Digidesign's AIR Filter Gate is a unique plug-in that is available with Pro Tools 8. You can't get it anywhere else, but it does come free with the newest version of Pro Tools, and installs automatically when you install the host software of Pro Tools, so you don't need to do anything further to install it once you've got Pro Tools 8 up and running. It will show up under your modulation effects in your plug-ins. The interface of the plug-in is very basic, as there isn't anything fancy at all about the look of it. Digidesign (now strictly under the name Avid), has made these AIR (Advanced Instrument Research) plug-ins easy to use so that even those new to Pro Tools will be able to use them without a hitch. This one has sections for gate, filter, and modulation, each with their own parameters. There are also parameters to choose the pattern, which there are a ton of choose from, as well as for rate, swing, and mix. I don't think that they make any manuals for the AIR plug-ins as they should be easy enough to use without needing one.
I'm currently running the Digidesign AIR Filter Gate on a Mac Book Pro that has as 2.2 Ghz Intel Core 2 Duo processor and 4 GB of RAM. I just upgraded to Pro Tools 8 from 7.4 LE, which again is the only way that you can have the AIR Filter Gate plug-in. I run Pro Tools LE with a Digi 002R or a Micro Box depending on where I'm working from. Nothing about this plug-in will take up much of your processing power at all. If you've got an adequate system to run Pro Tools on already, you'll be fine with running this.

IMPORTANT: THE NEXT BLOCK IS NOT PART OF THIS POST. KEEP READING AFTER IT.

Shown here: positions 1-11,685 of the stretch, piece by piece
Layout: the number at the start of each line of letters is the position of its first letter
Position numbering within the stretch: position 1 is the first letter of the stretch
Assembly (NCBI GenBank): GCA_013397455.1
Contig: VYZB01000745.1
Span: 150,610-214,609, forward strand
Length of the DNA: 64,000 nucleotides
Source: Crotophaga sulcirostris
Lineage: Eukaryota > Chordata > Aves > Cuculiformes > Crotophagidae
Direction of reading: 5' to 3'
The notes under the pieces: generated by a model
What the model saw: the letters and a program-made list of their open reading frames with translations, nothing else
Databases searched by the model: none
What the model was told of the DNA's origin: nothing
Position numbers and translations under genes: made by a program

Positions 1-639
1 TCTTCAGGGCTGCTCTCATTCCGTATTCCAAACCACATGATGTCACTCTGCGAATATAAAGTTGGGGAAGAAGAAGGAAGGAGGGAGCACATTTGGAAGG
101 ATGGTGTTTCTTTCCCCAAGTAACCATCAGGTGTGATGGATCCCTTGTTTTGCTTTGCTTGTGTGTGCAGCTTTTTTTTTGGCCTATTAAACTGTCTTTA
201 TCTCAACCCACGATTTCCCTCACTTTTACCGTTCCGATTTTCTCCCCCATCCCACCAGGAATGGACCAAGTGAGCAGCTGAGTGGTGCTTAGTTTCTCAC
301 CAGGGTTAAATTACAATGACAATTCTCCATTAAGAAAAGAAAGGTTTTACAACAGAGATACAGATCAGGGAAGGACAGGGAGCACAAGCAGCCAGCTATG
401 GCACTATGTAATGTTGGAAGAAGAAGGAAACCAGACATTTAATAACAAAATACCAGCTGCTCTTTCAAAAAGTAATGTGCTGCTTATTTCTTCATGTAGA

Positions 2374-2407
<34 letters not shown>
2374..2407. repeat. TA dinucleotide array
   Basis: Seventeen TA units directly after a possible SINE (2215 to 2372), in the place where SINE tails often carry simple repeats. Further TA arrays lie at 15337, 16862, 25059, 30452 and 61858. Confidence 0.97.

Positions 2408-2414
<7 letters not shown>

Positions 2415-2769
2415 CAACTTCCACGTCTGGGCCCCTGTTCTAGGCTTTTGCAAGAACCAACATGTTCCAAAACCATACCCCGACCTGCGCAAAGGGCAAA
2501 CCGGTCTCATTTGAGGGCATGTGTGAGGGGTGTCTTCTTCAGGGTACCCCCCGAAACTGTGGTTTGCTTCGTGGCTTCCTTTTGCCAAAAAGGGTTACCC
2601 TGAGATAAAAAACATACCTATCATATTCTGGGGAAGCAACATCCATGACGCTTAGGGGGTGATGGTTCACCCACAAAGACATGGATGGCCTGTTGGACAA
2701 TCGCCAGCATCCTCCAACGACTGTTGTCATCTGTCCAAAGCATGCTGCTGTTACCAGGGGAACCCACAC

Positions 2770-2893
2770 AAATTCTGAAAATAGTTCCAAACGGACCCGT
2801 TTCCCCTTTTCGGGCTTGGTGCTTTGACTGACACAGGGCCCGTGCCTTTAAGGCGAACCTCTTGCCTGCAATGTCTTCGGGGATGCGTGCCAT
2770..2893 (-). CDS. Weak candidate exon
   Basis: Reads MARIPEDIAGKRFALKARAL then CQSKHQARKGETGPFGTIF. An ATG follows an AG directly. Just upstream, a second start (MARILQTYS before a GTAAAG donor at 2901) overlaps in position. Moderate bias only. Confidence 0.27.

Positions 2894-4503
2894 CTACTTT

The AIR Filter Gate can produce some really interesting sounds. With a name like 'filter gate,' I expected it to be somewhere in between a traditional gate and a traditional filter, but it definitely isn't like that at all. It's hard to describe the bulk of the sound available here, but they are mostly in the range of choppy, pulsating modulation effects. I'd encourage you to check this one out if you've got Pro Tools 8, as there are a lot of cool creative things you can do with it, although I'm not sure there are any traditional uses for it.